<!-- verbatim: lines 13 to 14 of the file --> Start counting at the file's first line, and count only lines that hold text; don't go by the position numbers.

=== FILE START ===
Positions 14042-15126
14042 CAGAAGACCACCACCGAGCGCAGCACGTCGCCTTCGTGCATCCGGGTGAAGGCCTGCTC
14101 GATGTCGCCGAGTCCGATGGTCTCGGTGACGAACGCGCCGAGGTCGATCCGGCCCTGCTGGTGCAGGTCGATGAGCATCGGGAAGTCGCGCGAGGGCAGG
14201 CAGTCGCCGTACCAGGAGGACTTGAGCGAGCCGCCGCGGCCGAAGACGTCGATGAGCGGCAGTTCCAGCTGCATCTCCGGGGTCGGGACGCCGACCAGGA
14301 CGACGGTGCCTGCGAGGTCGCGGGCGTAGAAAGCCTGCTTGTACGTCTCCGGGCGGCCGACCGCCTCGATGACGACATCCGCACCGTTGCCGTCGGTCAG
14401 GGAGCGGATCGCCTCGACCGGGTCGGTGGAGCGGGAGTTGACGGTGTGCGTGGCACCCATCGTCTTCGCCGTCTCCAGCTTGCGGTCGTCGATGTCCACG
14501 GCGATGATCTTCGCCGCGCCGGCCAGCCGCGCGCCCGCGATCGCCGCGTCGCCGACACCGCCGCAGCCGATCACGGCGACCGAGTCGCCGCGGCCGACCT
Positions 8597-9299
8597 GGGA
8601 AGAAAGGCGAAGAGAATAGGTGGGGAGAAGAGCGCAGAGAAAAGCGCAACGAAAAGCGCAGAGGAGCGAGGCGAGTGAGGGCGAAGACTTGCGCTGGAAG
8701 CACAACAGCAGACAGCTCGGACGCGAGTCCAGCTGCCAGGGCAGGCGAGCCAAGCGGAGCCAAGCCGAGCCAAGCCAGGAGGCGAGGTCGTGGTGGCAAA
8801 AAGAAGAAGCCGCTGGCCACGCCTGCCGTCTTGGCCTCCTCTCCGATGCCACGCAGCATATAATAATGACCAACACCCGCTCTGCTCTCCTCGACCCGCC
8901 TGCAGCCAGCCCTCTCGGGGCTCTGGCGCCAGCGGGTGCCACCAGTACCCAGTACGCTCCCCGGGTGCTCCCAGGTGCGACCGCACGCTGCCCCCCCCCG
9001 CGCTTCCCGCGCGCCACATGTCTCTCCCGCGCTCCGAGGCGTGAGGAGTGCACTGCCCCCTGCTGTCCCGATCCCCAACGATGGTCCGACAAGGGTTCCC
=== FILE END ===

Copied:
8901 TGCAGCCAGCCCTCTCGGGGCTCTGGCGCCAGCGGGTGCCACCAGTACCCAGTACGCTCCCCGGGTGCTCCCAGGTGCGACCGCACGCTGCCCCCCCCCG
9001 CGCTTCCCGCGCGCCACATGTCTCTCCCGCGCTCCGAGGCGTGAGGAGTGCACTGCCCCCTGCTGTCCCGATCCCCAACGATGGTCCGACAAGGGTTCCC